HARARE (Reuters) - Young voters in Zimbabwe hope the first election without Robert Mugabe will mark a change in a country where most of them are unemployed, and say the older generation has failed to deliver them a future.
Monday’s contest pits Emmerson Mnangagwa, a former Mugabe deputy who became president after his boss was ousted, against Nelson Chamisa, a 40-year-old lawyer and part-time preacher who is appealing for votes from the young and disillusioned.
“I’m hoping for the elections to be free, fair and credible, that’s number one. Number two: I’m expecting the elections to usher in a new Zimbabwe. A new Zimbabwe that is good to live in,” said Jonah Arufandika, a young man on the streets of Harare.
“There’s nothing coming for the youth,” said another, Tendai Chipangwa. “We can look in terms of employment, we can look in terms of even the education. What we are earning as youth is nothing,” he said indicating people selling juice in the street.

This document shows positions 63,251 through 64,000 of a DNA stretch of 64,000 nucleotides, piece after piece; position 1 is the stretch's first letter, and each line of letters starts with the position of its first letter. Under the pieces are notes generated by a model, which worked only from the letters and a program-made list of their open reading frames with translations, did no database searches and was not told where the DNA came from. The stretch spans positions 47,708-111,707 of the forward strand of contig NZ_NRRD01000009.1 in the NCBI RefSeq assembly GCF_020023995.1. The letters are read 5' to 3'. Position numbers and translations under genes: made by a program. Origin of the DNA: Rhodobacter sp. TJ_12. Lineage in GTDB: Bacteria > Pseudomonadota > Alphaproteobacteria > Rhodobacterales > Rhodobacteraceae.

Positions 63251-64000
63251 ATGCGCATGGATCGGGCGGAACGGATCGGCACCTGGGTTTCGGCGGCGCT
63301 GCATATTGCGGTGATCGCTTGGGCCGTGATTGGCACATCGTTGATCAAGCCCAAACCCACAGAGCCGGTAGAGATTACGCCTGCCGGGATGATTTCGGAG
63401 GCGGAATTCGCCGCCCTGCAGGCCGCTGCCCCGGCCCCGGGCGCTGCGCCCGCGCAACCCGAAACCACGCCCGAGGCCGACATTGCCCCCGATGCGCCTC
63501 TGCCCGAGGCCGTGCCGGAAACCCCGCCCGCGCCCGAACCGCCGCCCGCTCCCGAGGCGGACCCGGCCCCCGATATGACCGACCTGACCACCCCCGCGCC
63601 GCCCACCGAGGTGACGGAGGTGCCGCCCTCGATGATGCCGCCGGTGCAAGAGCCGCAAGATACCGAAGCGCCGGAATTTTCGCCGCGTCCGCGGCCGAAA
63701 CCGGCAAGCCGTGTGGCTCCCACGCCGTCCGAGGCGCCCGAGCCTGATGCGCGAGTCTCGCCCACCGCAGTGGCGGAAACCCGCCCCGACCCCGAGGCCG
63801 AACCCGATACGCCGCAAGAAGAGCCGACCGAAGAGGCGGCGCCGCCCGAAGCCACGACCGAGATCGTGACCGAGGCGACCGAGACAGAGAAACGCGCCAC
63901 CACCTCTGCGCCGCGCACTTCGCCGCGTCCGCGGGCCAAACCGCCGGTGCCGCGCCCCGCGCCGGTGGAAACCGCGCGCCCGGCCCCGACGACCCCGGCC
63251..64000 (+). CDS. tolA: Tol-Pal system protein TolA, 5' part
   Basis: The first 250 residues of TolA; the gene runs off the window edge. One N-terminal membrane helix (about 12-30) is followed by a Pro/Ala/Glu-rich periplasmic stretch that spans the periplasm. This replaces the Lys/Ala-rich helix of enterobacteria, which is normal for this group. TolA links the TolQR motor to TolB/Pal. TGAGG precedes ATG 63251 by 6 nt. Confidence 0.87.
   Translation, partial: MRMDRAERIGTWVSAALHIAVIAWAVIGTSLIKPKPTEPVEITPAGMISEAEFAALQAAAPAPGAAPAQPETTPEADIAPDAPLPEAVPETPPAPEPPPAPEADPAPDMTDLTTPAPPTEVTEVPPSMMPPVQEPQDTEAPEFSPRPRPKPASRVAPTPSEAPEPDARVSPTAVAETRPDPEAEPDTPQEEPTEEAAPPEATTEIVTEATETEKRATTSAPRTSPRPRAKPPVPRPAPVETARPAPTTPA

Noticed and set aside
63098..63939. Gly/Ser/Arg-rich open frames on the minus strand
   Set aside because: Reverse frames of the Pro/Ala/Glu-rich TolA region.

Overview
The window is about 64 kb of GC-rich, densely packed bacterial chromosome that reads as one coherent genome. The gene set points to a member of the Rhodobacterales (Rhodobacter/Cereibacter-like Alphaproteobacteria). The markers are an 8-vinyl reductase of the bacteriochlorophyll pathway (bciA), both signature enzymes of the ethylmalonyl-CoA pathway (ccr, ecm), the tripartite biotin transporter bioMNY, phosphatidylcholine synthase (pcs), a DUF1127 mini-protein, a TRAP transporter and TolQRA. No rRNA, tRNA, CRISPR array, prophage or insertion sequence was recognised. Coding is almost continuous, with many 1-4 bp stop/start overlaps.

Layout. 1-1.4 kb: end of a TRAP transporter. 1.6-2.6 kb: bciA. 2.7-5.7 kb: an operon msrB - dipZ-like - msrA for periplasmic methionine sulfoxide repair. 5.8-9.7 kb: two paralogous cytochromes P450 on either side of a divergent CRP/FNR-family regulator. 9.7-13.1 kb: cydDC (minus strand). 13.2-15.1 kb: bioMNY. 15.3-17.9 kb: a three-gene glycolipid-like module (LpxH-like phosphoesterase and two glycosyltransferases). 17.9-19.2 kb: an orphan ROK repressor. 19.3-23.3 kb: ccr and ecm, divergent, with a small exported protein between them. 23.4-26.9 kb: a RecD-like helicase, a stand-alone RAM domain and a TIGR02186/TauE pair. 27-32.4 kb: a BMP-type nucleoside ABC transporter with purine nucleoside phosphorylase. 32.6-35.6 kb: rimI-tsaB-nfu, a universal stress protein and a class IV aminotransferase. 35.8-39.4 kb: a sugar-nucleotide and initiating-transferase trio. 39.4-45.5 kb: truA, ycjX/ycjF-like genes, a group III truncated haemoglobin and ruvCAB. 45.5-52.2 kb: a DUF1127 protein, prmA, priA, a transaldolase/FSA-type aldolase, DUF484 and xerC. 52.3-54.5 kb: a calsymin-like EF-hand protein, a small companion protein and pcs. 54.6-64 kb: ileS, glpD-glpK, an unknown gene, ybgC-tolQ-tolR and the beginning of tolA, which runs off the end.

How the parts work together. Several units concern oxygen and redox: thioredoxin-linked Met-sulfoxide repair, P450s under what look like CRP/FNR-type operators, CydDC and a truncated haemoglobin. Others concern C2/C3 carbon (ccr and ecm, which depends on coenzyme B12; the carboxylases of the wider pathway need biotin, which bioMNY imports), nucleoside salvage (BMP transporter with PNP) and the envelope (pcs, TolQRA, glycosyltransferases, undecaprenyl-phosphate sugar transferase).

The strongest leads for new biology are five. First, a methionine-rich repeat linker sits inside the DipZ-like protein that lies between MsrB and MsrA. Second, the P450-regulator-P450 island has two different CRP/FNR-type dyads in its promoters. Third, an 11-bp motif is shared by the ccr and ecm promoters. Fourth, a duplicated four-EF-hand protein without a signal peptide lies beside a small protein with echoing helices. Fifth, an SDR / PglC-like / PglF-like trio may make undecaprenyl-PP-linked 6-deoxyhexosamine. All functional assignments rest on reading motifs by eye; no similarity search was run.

More than 40 percent of Zimbabwe’s registered voters are under 35 and unemployment is estimated at over 90 percent.
Fadzayi Mahere, a law lecturer running for parliament as an independent, said the absence of Mugabe - who dominated Zimbabwe since independence in 1980 - had shown young people change is possible.
“I think that was very important symbolically for the national psyche, because you definitely see different things happening and more people getting engaged,” she said while campaigning in Harare.
“The young people are definitely ready to take on the mantle and get more engaged and involved in politics.”
The election for president is too close to call, according to the polls, making a runoff on Sept. 8 a real possibility.
Writing by Robin Pomeroy; Editing by Kevin Liffey and Alison Williams